It’s no doubt true that crowdsourcing is a great data catalog capability. After all, it enables teams and departments to make their tribal knowledge of particular data available to everyone. However, crowdsourcing is more efficient as a second step, after a catalog has been populated and enriched with as much business metadata as possible.
With that in mind, what businesses really need is to automate the generation of business metadata. Why? Because the traditional process of populating a data catalog, which relies on crowdsourcing business metadata, is long and tedious. It’s worth a closer look.
The Challenging Task of Crowdsourcing Metadata
Organizations that want to introduce a data catalog generally assign the task of populating it to a small team of data stewards, who are then responsible for launching a ready-to-use solution for the rest of the organization or department. As anyone who has tried it will know, this is far easier said than done.
Most data catalog solutions connect to data sources and import technical metadata. What that usually means is thousands of tables and columns named something like XDS_E2121_A_32. These naming conventions don’t make the task easy for the data stewards. While end users and data owners sometimes possess the knowledge of what is really inside those data sets, often they are reluctant to create and maintain metadata for those data sets.
At the same time, existing metadata documentation in the form of, say, Excel spreadsheets is often not easily available. In other cases, it is outdated, incomplete, or inconsistent with other departments’ documentation for the same data source. Database information schemas are no better: they are unlikely to have been updated since the day they were created.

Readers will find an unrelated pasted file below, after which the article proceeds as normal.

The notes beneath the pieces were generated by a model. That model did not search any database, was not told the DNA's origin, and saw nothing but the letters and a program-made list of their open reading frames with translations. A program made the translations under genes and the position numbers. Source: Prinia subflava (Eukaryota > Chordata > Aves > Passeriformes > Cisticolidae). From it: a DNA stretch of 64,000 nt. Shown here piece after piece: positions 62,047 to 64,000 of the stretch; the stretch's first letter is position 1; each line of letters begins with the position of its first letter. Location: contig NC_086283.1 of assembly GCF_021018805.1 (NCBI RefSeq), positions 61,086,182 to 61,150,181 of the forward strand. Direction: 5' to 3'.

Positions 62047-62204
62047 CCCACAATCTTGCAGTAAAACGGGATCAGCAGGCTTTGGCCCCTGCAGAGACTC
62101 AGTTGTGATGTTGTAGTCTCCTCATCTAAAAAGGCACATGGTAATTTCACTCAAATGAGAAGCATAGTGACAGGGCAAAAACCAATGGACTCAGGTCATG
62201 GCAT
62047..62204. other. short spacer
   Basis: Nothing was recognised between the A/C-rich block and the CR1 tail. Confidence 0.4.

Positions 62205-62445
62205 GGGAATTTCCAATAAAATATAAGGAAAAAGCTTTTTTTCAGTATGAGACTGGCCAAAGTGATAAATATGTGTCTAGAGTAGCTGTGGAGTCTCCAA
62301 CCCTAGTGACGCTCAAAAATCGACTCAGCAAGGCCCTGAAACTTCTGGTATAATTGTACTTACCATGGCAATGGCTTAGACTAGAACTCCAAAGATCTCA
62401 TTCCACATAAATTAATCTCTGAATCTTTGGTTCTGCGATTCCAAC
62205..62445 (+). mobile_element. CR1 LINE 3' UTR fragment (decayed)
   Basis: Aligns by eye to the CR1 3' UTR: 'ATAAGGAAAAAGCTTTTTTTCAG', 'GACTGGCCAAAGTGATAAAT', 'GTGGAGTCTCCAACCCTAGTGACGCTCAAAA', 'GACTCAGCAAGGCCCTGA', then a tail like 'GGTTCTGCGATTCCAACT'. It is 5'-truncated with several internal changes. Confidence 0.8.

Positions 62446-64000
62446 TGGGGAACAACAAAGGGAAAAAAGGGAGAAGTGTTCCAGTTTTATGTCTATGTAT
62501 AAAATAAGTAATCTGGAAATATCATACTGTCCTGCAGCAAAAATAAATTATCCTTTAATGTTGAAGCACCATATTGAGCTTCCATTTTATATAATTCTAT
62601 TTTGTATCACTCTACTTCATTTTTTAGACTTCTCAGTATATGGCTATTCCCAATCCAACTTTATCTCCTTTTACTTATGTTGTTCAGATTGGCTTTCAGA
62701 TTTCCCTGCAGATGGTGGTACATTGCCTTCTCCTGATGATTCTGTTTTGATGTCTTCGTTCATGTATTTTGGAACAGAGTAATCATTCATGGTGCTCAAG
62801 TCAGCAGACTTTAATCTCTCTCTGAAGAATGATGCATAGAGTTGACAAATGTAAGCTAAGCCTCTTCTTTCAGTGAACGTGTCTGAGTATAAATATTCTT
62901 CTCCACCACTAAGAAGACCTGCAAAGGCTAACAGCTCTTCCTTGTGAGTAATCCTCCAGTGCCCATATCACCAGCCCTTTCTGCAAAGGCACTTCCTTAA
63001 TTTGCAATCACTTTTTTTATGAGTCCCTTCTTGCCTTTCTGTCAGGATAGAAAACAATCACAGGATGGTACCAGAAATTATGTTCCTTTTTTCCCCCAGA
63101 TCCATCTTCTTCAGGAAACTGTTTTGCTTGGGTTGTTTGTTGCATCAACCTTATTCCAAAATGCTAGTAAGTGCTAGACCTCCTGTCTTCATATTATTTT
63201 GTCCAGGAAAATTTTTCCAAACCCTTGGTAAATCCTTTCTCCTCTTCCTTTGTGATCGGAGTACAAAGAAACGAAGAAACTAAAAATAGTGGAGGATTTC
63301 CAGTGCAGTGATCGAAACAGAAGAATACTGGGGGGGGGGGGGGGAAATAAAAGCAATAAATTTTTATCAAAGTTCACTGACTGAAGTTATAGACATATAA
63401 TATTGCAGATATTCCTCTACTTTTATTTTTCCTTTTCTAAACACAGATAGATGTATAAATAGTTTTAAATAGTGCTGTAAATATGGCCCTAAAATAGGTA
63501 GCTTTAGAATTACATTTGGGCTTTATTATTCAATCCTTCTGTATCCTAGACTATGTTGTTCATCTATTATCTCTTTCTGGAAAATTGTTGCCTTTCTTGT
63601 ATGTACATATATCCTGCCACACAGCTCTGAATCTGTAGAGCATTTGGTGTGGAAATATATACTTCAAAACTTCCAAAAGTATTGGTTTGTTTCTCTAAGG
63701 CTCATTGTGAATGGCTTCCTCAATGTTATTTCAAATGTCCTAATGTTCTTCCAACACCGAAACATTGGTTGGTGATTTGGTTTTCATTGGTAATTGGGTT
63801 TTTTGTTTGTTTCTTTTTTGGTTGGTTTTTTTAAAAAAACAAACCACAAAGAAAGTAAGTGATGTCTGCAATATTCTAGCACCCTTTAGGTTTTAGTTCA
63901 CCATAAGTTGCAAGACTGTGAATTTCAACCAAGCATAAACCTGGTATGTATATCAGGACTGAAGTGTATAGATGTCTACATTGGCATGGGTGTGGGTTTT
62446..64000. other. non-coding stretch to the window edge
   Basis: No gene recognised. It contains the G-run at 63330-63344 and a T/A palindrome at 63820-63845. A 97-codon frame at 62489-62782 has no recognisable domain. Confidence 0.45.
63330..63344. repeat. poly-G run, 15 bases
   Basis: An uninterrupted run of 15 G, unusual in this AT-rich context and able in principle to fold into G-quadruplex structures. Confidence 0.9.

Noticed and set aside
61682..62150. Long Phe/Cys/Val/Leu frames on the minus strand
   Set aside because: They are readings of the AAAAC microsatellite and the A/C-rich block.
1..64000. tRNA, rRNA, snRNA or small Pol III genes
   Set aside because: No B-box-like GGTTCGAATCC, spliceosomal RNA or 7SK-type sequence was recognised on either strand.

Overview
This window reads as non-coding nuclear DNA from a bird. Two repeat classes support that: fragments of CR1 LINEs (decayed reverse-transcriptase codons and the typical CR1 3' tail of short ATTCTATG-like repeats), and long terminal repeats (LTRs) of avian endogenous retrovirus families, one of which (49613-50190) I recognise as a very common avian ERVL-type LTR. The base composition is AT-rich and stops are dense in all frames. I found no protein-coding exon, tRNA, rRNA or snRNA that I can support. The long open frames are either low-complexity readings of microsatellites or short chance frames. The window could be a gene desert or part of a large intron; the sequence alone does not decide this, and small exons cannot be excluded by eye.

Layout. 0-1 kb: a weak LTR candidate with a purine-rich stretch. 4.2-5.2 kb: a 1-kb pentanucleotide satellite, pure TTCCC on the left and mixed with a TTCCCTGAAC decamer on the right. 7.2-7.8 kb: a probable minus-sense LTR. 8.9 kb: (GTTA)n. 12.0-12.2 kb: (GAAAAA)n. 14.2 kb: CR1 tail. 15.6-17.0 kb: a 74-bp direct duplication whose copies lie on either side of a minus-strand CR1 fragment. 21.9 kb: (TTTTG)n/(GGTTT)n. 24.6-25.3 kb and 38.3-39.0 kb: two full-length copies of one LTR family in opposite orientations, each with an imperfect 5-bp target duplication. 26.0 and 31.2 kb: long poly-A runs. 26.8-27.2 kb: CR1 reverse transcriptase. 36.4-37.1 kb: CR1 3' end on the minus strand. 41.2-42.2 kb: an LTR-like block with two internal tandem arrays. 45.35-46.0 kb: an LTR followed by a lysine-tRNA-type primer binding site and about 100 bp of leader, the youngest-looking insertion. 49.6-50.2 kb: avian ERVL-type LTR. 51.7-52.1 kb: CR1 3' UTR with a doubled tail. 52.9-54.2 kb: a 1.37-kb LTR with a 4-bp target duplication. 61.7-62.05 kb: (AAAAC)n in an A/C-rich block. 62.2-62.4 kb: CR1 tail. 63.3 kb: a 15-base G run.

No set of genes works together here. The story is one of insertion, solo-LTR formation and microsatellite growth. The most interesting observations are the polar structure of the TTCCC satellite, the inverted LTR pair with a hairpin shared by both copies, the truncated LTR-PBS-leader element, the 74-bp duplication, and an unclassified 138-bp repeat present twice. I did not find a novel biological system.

Therefore, it is up to the data stewards to make inquiries and populate the catalog with relevant, up-to-date business metadata, such as business domains, classifications, and data quality indicators. A task such as this takes anywhere from months to years to complete. Effectively, data stewards face what writers call “the fear of the blank page.” Where to start, and how to get from 0 to 1?
Even if we imagine that over the course of a year of painstaking manual population, the data catalog is finally “complete,” let’s not forget about the crucial element of keeping metadata up to date. After all, data is dynamic: schemas change, data comes and goes, human error is, to some extent, unavoidable. How, then, to keep up with the pace of change in data and metadata?
If crowdsourcing alone were the answer, it would require an unprecedented data culture, processes, and accountability. It’s clear that this is not the case in the world today — and perhaps not ever.
So, is there a better, simpler way to introduce a data catalog solution into an organization and keep it useful afterward? Fortunately, yes. The answer lies in a new realm that will soon revolutionize data cataloging: automation.
Learn what 9 data governance, data quality, and data catalog population processes can be automated by reading the full article at ataccama.com